The Liberal Side of Block Grants

Dylan MatthewsI am no fan of so called welfare reform. On the large scale, it sucks because we make it very hard for the poor to get welfare even as we make it easy for the rich to get it. For example, there is the trivial paperwork required to get billions under TARP. And on the small scale, there are countless cases of evil nonsense. For example, there is this whole idea that rich stay-at-home moms are doing real work, but poor ones aren’t. As Nicole Colson puts it, “So, poor women with children need to know the ‘dignity of work’—but rich women like Ann Romney should be respected for their ‘career choice’ to never hold a paying job.”

Dylan Matthews, who is annoying the hell out of me most days, has a great catch. The Congressional Research Service looked at Obama’s changes to the welfare-to-work requirement and found—What a surprise!—that it is legal. What’s great is that the CRS also found that a recent Republican bill that would block grant a bunch of state funding would remove the welfare-to-work requirement. I like this because it isn’t surprising at all. The Republican push for “states’ rights” does come along with relinquishing the power to control how those states spend their money.

While I’m on the subject of states’ rights, I have a question: why is government oppression on the federal level “Tyranny!” but on the state level, “Democracy!”? It’s like we didn’t live through Jim Crow or something. Oppression is oppression, whether it is your husband or the federal government who keeps you locked inside your house. So I find these “states’ rights” and “block grant” arguments—and I hear them often—very perplexing.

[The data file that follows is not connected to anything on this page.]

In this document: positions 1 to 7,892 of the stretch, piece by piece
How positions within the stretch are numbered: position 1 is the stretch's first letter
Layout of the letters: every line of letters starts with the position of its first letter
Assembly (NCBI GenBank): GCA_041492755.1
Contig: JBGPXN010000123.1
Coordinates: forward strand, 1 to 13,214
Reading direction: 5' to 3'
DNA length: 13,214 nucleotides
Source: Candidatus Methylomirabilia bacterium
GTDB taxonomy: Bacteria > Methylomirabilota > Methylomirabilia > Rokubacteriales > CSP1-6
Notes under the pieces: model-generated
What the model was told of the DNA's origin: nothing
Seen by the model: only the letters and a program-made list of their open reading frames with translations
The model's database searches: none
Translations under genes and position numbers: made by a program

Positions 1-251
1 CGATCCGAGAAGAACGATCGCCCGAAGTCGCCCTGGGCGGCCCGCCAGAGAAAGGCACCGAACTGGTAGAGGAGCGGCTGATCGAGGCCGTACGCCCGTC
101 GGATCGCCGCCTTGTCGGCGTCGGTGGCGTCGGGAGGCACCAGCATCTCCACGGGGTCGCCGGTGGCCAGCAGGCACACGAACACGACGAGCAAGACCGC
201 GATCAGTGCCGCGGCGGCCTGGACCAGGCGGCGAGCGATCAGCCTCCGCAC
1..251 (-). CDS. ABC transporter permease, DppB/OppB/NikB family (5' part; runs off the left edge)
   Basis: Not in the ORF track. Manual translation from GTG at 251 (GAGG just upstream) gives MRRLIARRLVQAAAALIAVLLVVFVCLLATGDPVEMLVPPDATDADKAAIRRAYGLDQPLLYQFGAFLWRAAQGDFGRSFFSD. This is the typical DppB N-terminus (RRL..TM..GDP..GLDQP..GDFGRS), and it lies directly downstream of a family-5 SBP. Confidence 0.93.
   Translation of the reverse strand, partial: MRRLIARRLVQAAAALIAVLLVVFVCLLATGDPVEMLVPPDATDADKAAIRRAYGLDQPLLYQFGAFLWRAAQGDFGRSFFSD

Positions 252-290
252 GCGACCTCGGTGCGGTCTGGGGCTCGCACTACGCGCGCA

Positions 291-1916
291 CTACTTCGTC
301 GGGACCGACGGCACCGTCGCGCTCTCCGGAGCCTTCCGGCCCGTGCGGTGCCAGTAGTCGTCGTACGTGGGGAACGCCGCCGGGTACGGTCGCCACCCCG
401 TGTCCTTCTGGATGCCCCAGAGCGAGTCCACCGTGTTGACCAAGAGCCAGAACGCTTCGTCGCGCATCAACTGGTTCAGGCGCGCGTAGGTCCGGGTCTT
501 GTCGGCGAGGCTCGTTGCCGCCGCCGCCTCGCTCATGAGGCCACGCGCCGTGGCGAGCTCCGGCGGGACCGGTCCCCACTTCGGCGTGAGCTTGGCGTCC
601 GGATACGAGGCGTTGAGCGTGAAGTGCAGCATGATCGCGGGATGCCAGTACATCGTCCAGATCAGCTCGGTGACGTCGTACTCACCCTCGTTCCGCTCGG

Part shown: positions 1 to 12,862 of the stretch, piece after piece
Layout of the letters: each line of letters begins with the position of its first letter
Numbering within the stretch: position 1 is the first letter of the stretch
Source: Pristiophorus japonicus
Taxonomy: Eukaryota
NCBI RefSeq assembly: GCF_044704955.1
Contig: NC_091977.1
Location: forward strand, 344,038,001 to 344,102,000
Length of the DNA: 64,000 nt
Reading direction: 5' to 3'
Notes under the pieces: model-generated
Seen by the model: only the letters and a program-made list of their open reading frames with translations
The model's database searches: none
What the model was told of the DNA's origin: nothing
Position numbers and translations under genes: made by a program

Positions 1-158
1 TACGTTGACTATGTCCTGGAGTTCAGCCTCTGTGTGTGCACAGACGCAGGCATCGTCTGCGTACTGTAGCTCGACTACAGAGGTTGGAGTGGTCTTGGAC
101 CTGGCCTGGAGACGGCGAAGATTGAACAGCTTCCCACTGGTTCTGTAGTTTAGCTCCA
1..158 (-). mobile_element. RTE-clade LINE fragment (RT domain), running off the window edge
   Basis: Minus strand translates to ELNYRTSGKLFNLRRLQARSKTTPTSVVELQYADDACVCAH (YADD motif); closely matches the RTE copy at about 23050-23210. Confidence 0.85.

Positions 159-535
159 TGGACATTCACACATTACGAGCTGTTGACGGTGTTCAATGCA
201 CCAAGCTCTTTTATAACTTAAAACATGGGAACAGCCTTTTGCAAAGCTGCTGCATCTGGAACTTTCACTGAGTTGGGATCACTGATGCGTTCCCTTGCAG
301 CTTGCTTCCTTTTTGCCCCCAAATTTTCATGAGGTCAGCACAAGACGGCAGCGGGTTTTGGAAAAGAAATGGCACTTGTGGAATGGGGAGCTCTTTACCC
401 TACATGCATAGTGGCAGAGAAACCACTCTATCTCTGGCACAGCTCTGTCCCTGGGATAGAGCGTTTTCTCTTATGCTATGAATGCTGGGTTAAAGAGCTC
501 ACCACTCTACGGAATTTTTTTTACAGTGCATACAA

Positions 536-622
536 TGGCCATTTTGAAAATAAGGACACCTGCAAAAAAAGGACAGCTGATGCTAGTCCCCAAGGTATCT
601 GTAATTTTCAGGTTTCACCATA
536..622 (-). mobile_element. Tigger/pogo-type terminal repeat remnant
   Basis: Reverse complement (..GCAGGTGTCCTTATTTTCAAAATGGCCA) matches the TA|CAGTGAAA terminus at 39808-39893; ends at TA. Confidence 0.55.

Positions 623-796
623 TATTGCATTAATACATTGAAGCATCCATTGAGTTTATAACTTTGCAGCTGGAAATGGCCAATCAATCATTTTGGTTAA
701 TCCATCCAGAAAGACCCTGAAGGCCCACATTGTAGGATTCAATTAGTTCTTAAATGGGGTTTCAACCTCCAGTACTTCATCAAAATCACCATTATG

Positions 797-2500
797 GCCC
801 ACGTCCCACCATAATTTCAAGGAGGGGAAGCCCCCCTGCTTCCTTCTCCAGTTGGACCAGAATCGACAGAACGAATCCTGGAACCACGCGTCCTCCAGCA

Of course, I know all these claims that we should let the states decide are just a first step in their ideological march to fascism. They are only interested in the states being able to decide on the legality of abortion while none of them can. Once they overturn Roe v. Wade, they will want to take the choice away from states and force every state to make abortion illegal.

I suppose what most bugs me about the conservative “states’ rights” push (among many, many other things) is that it is dishonest. They will turn against the states the moment it is politically convenient. Their arguments have nothing to do with states or rights.

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About Frank Moraes

Frank Moraes is a freelance writer and editor online and in print. He is educated as a scientist with a PhD in Atmospheric Physics. He has worked in climate science, remote sensing, throughout the computer industry, and as a college physics instructor. Find out more at About Frank Moraes.

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